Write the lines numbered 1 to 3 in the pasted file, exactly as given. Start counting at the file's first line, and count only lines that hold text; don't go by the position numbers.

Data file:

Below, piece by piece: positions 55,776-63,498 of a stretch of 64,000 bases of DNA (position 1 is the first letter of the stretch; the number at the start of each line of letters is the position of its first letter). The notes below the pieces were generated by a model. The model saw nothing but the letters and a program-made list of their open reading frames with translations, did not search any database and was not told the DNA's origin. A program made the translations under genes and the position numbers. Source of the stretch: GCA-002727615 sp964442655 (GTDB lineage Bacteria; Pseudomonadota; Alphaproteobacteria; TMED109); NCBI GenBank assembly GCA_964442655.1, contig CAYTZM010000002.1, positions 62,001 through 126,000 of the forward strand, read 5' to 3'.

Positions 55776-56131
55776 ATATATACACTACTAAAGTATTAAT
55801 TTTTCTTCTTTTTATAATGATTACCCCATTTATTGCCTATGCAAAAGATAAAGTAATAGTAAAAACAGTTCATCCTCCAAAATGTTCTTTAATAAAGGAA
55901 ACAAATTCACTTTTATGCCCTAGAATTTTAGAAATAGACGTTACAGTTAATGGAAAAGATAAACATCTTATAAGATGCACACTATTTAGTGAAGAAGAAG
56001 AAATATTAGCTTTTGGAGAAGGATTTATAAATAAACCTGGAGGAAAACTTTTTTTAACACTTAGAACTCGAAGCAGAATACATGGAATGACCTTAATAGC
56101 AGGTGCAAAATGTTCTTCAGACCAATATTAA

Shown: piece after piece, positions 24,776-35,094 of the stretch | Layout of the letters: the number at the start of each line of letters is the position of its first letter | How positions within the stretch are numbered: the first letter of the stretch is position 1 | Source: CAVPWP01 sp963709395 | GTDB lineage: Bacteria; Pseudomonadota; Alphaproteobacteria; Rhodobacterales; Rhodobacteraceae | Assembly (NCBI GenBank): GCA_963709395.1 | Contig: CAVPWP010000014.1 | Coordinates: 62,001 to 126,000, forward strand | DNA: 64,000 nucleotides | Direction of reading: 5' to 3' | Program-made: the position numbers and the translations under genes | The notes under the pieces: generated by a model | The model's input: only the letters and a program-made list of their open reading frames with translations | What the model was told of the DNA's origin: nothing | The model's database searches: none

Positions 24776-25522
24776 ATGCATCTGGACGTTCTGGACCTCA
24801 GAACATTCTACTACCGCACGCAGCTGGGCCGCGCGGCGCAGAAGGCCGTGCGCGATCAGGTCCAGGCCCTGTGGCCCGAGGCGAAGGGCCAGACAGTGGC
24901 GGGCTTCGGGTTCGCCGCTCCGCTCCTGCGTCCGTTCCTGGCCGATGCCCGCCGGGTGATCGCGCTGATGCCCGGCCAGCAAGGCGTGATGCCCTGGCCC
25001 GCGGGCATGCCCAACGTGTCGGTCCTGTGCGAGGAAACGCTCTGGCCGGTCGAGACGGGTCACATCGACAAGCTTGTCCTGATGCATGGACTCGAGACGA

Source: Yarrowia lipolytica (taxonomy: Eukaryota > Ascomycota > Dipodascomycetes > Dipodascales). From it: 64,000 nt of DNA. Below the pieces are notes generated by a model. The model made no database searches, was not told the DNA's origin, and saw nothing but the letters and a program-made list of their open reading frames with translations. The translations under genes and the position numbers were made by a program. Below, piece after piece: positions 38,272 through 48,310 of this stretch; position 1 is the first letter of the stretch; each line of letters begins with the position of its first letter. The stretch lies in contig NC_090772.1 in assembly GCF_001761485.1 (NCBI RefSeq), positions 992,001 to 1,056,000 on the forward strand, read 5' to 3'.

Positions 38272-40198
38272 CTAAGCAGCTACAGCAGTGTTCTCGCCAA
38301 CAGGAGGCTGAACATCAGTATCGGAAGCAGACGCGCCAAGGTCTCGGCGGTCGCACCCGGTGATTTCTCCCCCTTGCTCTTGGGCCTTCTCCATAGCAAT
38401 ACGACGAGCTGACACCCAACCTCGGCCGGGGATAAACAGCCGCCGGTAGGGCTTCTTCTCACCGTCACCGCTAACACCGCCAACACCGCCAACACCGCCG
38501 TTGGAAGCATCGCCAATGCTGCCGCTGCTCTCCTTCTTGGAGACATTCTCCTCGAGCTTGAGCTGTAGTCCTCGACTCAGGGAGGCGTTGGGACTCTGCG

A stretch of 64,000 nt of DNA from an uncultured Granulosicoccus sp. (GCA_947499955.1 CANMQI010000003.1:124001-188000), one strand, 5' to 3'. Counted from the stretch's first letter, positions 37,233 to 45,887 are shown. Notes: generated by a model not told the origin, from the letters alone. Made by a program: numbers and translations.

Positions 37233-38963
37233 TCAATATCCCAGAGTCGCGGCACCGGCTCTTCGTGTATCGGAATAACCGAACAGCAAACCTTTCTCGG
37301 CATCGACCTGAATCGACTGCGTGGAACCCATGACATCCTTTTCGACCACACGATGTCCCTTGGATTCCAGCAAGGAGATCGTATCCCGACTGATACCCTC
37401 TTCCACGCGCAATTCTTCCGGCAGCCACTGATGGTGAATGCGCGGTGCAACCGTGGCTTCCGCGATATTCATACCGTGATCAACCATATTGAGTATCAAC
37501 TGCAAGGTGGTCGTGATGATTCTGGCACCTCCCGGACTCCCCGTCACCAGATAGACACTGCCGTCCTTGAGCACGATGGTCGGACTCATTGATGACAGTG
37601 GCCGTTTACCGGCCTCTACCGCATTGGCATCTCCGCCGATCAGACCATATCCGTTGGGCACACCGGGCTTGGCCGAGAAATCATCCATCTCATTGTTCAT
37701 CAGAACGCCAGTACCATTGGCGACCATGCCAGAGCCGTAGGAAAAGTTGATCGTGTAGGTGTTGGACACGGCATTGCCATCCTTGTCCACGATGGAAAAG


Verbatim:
Below, piece by piece: positions 55,776-63,498 of a stretch of 64,000 bases of DNA (position 1 is the first letter of the stretch; the number at the start of each line of letters is the position of its first letter). The notes below the pieces were generated by a model. The model saw nothing but the letters and a program-made list of their open reading frames with translations, did not search any database and was not told the DNA's origin. A program made the translations under genes and the position numbers. Source of the stretch: GCA-002727615 sp964442655 (GTDB lineage Bacteria; Pseudomonadota; Alphaproteobacteria; TMED109); NCBI GenBank assembly GCA_964442655.1, contig CAYTZM010000002.1, positions 62,001 through 126,000 of the forward strand, read 5' to 3'.

Positions 55776-56131
55776 ATATATACACTACTAAAGTATTAAT